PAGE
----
When a polyatomic ion reacts with another atom to create an ionic compound, often, we know the charge of the polyatomic ion. But how can we infer the charge of the atom it is reacting with?

For example, the question states, 'What is the correct formula for Calcium Phosphate?'

I know that the charge of the polyatomic ion named Phosphate is 3-. But does that mean the charge of Calcium, in this case, must be 3+ in order for it to react with Phosphate? If not, how can we figure out the charge of the Calcium ion in this ionic bond?


1 Answer 1


When a Calcium atom loses two electrons, it attains the stable electronic configuration of the noble gas Argon. Thus, Calcium cannot have a $\ce{+3}$ charge in any ionic compound. So, the ions forming your salt are $\ce{Ca^2+}$ and $\ce{PO4^3-}$. We need to balance the charges to obtain a neutral salt. We can see that the least common multiple of the charges (2 and 3) is 6. A total charge of $\ce{+6}$ can be obtained by taking three Calcium cations, and this can be balanced by taking 2 Phosphate anions.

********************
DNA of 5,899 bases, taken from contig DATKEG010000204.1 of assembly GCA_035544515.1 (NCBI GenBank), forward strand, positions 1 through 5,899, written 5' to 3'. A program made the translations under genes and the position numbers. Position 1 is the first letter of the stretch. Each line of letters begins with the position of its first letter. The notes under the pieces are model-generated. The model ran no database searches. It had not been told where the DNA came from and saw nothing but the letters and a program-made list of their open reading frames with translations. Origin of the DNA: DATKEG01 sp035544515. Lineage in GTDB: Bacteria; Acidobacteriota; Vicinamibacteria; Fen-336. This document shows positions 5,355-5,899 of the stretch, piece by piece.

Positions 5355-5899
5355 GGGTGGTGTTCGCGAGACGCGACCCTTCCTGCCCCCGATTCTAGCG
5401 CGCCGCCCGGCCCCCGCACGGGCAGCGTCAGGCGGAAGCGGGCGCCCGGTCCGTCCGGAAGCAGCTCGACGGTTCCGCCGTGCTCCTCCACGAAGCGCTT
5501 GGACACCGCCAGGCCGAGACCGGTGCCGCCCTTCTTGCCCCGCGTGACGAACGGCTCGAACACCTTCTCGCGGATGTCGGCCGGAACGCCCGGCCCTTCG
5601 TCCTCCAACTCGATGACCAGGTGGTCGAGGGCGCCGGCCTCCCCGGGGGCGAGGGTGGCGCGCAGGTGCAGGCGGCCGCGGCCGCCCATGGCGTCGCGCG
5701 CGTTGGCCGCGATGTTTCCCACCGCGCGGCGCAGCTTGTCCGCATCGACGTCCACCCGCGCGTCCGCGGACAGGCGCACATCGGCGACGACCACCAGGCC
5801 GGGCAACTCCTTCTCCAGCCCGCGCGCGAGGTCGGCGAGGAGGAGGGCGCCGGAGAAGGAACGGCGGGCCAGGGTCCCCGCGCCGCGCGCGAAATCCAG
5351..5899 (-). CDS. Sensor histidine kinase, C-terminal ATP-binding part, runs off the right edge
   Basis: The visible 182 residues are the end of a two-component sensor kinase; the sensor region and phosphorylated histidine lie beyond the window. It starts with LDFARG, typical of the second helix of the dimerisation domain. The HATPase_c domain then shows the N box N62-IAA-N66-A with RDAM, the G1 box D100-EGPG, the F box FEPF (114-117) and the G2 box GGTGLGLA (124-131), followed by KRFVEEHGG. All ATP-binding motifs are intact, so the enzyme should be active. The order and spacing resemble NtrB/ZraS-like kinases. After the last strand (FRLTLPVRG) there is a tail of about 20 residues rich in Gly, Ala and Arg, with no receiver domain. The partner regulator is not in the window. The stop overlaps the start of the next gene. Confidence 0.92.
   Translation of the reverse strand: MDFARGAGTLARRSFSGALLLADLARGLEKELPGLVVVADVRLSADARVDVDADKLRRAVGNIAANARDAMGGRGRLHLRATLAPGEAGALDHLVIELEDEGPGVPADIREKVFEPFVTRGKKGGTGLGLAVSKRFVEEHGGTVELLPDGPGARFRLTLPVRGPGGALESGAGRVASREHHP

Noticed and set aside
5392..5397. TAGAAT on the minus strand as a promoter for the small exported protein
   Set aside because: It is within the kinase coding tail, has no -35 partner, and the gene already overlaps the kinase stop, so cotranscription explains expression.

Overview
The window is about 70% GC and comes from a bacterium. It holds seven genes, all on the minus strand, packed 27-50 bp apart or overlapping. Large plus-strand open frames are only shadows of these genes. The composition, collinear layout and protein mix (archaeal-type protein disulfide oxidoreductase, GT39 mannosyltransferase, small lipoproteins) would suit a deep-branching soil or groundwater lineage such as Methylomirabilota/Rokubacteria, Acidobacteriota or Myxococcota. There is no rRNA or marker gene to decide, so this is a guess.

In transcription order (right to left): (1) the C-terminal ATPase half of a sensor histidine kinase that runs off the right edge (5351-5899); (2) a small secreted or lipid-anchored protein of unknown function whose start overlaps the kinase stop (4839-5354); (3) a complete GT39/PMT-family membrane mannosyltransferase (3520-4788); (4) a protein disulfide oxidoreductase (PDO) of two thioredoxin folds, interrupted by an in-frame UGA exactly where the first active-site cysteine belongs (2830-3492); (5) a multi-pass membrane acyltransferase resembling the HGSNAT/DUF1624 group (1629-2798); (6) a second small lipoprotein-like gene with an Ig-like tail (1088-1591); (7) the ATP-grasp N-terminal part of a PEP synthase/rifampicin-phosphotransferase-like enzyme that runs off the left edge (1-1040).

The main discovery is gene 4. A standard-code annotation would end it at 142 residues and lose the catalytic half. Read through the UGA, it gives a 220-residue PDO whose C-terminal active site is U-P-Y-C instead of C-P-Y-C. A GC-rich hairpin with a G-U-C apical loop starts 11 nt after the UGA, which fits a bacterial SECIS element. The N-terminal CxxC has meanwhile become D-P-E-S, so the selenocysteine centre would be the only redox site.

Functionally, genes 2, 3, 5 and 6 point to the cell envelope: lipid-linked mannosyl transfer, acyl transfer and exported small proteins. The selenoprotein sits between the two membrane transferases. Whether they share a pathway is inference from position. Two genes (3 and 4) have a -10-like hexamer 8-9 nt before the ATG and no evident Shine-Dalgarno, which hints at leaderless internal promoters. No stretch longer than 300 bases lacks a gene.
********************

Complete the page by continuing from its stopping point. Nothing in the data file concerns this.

Calcium Phosphate is $\ce{Ca3(PO4)2}$


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